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For the Lost and the Baffled by AiedailWing


CrossroadsSummary: The Fellowship of the Ring had come to the point where they must choose between several options…

Rating: G (K)

Genres: humor, mystery

Warnings: AU (a bit), humor (but I guess no eating-and-drinking warning needed)



“Which road will you choose, Frodo?” Gandalf asked the Ring-Bearer calmly. Dawn had just cracked after the night of slaughtering wargs. The only people awake were the stronger-beyond-his-years Wizard, the insomniac hobit, and the rarely-resting Elf – Legolas.

“I do not know, Gandalf,” the hobbit answered in a small voice while rubbing his eyes tiredly. “The Gap of Rohan seems like the easiest route, but Strider said that it must be under the Enemy’s watch. We might be defeated by Caradhras without the Enemy putting a hand in it… and what about the secret way you talked about with Strider last night?”

“We agreed that we are not to talk about that route unless the situation presses, dear Frodo,” Gandalf reminded him, smiling mysteriously, and Frodo sighed. The hobbit rummaged absently in his pack, hoping to find something to help him in deciding which way to go.

Then he yelped in surprised and pulled out a booklet from the depths of his pack. “I saw this in the library of Elrond,” he said to the curious Gandalf and Legolas. “But I do not know who put this into my pack.” He threw a suspicious glance around the camp, to the slumbering figures of his younger cousins and the two Men. “It is a guide to choose a route to take and how to pass it safely,” he explained, then handed the booklet to the Wizard and Elf.

They began to read…




GUIDE FOR THE LOST AND THE BAFFLED

Crossroads are easy to choose between: just cross your fingers and pick one of the roads. Intersections are even easier to face: merge the sections and you get all you need!

Now just peruse the index, good Ainu (disguised or not), Elves, Men or hobbit, and you are going to read what is there to see.




Gandalf frowned at the words “Ainu” and “disguised.” Legolas in turn frowned at him, thinking that the Wizard was concealing something so obvious – among many – he had been wanting to know, which answers of his guesses of them had never been answered.

`Later,` he grumbled to himself, and so he read the booklet again together with Gandalf in the section they had sought: “Middle-Earth: To the South through the East.”




If you are undecided about which path you should take on your journey to the south of Middle-Earth (or Ennorath, or Endorë) by the eastern side of the Misty Mountains (or the Hithaeglir, or Hísaicassi), especially because a wise person has told you that “the western road is closed” – so that you cannot use that path even if you want, then here is some advice on which way you should take:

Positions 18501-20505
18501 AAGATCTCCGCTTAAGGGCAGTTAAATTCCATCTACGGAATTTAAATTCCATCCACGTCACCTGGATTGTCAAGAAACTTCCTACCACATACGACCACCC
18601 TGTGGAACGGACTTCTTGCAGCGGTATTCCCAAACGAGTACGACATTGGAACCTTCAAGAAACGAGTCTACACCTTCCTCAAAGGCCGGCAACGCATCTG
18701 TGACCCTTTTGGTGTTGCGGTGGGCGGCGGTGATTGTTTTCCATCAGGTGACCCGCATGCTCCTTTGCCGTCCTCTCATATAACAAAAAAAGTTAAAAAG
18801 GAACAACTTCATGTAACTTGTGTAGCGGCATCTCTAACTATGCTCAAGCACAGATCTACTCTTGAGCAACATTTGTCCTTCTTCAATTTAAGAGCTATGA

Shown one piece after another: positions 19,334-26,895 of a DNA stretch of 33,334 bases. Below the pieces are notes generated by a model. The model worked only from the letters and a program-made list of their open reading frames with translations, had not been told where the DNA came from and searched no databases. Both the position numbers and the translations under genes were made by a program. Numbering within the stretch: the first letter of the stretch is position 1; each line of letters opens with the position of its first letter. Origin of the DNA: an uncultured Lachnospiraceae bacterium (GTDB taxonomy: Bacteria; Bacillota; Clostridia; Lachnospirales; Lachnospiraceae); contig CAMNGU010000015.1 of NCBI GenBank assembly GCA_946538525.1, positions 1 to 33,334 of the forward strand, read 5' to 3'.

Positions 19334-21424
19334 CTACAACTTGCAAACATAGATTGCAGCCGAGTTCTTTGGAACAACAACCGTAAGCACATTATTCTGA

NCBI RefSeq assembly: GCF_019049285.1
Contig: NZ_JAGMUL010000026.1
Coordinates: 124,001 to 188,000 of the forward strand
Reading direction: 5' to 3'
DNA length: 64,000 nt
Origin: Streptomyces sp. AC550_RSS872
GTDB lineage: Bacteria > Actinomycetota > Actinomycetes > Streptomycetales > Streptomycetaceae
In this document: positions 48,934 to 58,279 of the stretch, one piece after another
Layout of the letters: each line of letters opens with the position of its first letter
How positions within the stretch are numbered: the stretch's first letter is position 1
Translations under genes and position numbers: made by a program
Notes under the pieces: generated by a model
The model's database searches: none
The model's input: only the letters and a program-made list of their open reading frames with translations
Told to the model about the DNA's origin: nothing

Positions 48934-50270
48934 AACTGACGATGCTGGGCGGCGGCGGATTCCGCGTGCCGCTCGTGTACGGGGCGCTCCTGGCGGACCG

There are three roads available on this part of Middle-Earth. The first is through Fangorn and the Gap of Rohan, the second is through Moria, and the last is through the mountain pass in Redhorn. But all roads must pass the Woods of Lórien (no, not your home Lórien in the Farthest West, Olórin), so please make sure that the Dwarf(ves) in your company stay low (not in a literal meaning!), the Elf(ves) pull their rank or kinship, your leader claim (not in a cocky manner) that he has passed  that way before, and the others keep their quiet (especially their breathing, as impossible as it might seem).

If you choose to enter the south from the mountain pass in Redhorn, these points are to be heeded – in various extents:




Legolas’ delicate face flushed pink, then pinker. A split second later it dissolved into a sickly greenish colour, before turning a no-less sickly chalk-white. Finally, he spoke – no, half-whimpered and half-whispered, “Mithrandir, what does it mean by—“

“Hush, Thranduilion,” Gandalf cut his question off. The Wizard glanced sharply at Frodo, who was fidgeting where he sat, and the other, oblivious members of the Fellowship of the Ring. “What I wanted to know is what does crossing Caradhras have to do with my lo—Lord Manwë, and what about my lo—Arien sailing backwards – if that is even possible! – and… and… thaw the ice and grill Saruman white hot?”

“I never saw you blush, Mithrandir,” Legolas stated, his blue-green eyes wide with innocent surprise, curiosity and interest. And indeed, the Grey Pilgrim’s face, or at least the patches which were not covered by his white overgrown eyebrows, mustache and beard, turned a nice colour of red.

Throughout all, Frodo watched with consternation. He flinched when the Elf and the Wizard pinned their gazes at him, accusing.

“Who wrote this, Frodo, if you did not know who gave you this?”

“I do not know!”

The two oldest members in the company narrowed their eyes.

“Who came up with the absurd ideas, then?”

“I do not know!”

Gandalf and Legolas relaxed. They placated the upset hobbit, then returned his booklet with half-hearted gratitude. A nearby owl hooted with laughter, but, when the nature-lover Elf, shocked, turned his head up to gauge the uncommon occurance, it was gone.

Far away, in the Sundering Sea, a storm brewed. A cackle, neither evil nor good, was heard in it, but it was not – unlike the usual – caused by the storm itself. A delinquent spirit of the sea was celebrating his latest prank, the success of which had just been informed by a friend of his, a spirit of the land.

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